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Batman, The Batman, and Batty Men in General

An Incomplete History of the Caped Crusader
The Batman

The Batman is the newest film reboot in a long series of retellings of Bruce Wayne’s alter-ego, so we thought now would be a good time to delve into some of the history of the Dark Knight, who has appeared in different media as everything from a witty do-gooder to a brooding sociopath and any number of combinations in between. What do you expect from a hero who looks scary and whose main enemies are clowns?

Batman first appeared in Detective Comics- the namesake for all of DC- in issue 27, which came out in March of 1939. Famously created by artist Bob Kane, and somewhat less famously by writer Bill Finger, the caped crusader was introduced as the alter-ego of socialite Bruce Wayne, an unlikely ally of Commissioner Jim Gordon from the very beginning. He got his own comic in 1940, with the premier issue featuring the first appearance of the Joker and “The Cat” who would become Catwoman. Alternately called “Batman”, “The Batman”, or even “The Bat-Man,” one can argue that “The” seems to be included by more down-to-earth characters, while fellow superheroes and supervillains call him “Batman” like it’s the first name of a peer.

While “Batman” is a simple enough reference, Bruce Wayne’s name was inspired by Scottish hero Robert the Bruce** and U.S. Revolutionary War hero, “Mad” Anthony Wayne

Rebooted and retold time and time again, there are some things that recur in every Batman tale and timeline: Bruce Wayne is a millionaire industrialist genius, heir to the Wayne fortune and stately Wayne Manor. As a boy, he saw his parents, Thomas and Martha, murdered- almost always in a way involving a spilled pearl necklace*, and has vowed to fight crime. He has no superpowers, his weapons are a combination of training and ingenuity, matched with assorted high-tech gadgets and gizmos facilitated by his wealth. His costume and general branding are based on bats being- or at least thought to be- scary creatures of the night, something that probably has a personal anecdote.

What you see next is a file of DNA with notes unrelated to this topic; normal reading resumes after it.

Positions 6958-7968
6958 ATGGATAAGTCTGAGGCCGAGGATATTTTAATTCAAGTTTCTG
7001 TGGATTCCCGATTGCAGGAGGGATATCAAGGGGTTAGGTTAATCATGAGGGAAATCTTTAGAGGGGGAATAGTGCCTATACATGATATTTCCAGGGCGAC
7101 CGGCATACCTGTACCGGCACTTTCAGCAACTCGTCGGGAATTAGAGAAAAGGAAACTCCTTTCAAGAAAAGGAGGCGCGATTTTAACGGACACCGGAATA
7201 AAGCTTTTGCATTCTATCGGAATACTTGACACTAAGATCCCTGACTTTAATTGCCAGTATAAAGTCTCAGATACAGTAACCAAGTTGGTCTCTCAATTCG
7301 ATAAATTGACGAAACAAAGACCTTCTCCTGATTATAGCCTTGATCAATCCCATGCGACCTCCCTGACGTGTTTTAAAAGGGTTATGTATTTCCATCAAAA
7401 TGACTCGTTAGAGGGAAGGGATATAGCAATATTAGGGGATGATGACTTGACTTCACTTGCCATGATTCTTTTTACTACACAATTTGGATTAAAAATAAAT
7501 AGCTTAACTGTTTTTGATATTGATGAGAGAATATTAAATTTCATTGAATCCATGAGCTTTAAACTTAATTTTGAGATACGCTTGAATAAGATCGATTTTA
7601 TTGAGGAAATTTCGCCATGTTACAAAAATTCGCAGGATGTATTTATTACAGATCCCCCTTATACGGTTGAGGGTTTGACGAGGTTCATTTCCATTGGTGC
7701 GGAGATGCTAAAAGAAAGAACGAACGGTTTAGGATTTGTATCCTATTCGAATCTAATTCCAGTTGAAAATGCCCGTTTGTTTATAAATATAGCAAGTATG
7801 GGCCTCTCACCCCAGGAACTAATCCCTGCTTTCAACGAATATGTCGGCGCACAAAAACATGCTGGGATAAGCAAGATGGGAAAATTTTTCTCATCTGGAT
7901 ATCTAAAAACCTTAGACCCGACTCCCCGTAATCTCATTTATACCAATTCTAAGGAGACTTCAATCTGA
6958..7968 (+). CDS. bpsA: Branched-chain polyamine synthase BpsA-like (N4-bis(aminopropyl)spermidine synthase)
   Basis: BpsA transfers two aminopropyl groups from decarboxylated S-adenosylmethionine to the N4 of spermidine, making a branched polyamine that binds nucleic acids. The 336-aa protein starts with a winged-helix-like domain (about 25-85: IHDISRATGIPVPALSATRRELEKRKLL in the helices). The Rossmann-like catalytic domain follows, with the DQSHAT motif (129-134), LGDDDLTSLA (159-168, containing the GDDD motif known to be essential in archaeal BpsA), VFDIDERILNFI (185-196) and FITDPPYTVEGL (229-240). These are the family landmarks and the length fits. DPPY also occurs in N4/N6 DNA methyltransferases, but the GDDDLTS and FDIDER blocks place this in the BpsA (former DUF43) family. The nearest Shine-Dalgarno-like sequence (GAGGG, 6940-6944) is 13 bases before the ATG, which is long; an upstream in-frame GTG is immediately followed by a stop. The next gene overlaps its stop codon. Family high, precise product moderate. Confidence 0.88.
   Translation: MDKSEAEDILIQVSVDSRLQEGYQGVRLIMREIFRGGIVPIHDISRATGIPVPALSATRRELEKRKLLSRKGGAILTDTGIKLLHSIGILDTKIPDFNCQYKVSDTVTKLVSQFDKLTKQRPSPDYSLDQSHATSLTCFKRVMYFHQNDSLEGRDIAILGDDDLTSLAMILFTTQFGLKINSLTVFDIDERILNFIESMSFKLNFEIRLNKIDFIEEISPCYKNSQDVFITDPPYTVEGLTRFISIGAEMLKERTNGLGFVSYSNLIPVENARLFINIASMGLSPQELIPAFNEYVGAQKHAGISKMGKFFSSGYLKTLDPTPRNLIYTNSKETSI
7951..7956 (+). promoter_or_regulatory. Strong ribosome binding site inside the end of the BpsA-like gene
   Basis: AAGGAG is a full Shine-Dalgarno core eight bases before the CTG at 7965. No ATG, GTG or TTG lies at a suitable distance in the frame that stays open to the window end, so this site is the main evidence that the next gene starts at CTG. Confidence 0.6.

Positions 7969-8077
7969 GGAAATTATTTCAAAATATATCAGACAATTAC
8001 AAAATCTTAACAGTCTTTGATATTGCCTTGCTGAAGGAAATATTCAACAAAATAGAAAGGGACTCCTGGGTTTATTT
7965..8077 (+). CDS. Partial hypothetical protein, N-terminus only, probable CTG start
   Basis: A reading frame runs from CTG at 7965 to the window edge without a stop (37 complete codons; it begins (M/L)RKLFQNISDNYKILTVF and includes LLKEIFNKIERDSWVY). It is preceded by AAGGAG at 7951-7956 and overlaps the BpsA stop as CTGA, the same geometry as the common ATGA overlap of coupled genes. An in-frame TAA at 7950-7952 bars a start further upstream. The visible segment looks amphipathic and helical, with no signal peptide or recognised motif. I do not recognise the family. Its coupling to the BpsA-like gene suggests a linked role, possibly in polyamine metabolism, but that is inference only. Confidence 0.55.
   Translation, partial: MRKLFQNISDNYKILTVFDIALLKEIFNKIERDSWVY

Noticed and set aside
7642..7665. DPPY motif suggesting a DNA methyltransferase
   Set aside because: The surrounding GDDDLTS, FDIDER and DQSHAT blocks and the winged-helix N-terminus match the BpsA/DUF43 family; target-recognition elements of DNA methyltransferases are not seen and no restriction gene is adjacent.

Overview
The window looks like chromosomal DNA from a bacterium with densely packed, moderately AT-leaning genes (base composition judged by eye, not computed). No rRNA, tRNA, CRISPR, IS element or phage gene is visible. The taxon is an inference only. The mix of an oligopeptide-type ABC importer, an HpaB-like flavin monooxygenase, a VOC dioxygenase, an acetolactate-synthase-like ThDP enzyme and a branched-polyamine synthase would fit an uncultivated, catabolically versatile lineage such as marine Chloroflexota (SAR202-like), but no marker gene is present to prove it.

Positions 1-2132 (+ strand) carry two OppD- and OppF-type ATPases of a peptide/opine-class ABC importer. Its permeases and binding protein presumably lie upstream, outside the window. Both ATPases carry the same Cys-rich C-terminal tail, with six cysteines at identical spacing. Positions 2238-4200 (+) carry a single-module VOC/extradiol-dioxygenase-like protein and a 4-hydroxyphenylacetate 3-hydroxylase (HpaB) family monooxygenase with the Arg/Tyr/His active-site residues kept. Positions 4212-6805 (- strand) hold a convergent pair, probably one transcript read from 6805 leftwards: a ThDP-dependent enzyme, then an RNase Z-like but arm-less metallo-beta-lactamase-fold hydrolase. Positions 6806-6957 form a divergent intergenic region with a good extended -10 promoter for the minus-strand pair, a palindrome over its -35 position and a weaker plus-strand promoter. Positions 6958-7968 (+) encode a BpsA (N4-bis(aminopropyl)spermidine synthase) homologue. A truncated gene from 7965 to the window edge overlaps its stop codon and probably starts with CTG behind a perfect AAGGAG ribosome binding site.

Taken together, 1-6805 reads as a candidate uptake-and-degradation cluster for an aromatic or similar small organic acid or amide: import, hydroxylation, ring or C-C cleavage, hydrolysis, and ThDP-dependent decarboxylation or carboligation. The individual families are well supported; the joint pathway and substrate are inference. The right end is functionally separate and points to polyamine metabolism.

Of course, from there, differences between presentations. Sometimes Batman has a sidekick named Robin (much like Sherlock Holmes has Watson, and thus a fictional Detective needs someone in-story to explain things to.) Sometimes the existence of Robin leads to various other sidekicks. Thomas and Martha’s death might have been the result of a random crime, or targeted assassination, and/or somehow tangled up with the Joker, depending on which comic or movie or show you’re seeing. While Batman always has a “rogues gallery” of costumed foes, this can range from a few eccentric highlights in a crowd of otherwise down-to-earth villains (see The Dark Knight, for example) or might have a never-ending lineup of monsters, mutants, aliens, and superpowered adversaries, usually when he’s teaming up with the comparable heroes in the Justice League. Sometimes Batman is universally loved as a hero, sometimes he has mixed appreciation as a needed vigilante, sometimes he’s an outright anti-hero. He could be wearing anything from spandex to body armor, over a physique that might represent a life of leisure to intense decades of physical training. But he’s always cool, and no matter how dark and gritty someone told his story, someone else is going to be telling the story even darker and grittier down the line.

For now, the darkest and grittiest on-screen Batman, because the comics get really dark sometimes, is also the newest, The Batman, which also keeps up with DC’s new trend of rebooting a movie by adding “THE” to the title. The Batman includes a few instances of actors who have now been in both Marvel and DC movies; Barry Keough, who is better shown in a deleted scene than in the final film, is also in Eternals;  Zoe Kravitz was in X-men prequels and Into the Spider-verse, and she’s also voiced Catwoman before; Colin Farrel was in Daredevil; Andy Serkis was Klaue in the MCU, etc…(Not really related, but just to share, here’s a picture of Andy with fellow Alfred the Butler actor Michael Caine.)

Not only is the film, the villains, Gotham, and Batman darker, even Bruce Wayne is, being described as Emo, if not Goth, and canonically being inspired by Kurt Cobain. So…what better to represent this film than black on black fashion accessories? Specifically for the new film, we have this new Batarang Keychain and Batarang Necklace! While created for other Batman stories before this film came out, we feel it’s appropriate to remind everyone of our popular Arkham Asylum Pin…and if you haven’t gotten a chance yet, to remind you about the cool bonus scene featuring Batman’s old friend

Not a fan of THAT much darkness and insanity? How about some classic campy batman, such as this set of 4 pins based on the 60’s TV show? Of course, we do have a full collection of Batman Logos and cowls through the years, as well as other Batman-themed superhero jewelry

*Bonus fact: A quality pearl necklace has a knot between each pearl. This prevents the pearls from rubbing against each other, but also means that even if the string breaks, only 1-2 pearls should fall off. We hope this information does not ruin the character’s origins for you.

** Bonus bonus fact: Many people know of Robert the Bruce as a less heroic figure in the film Braveheart. His role was one of many historic inaccuracies.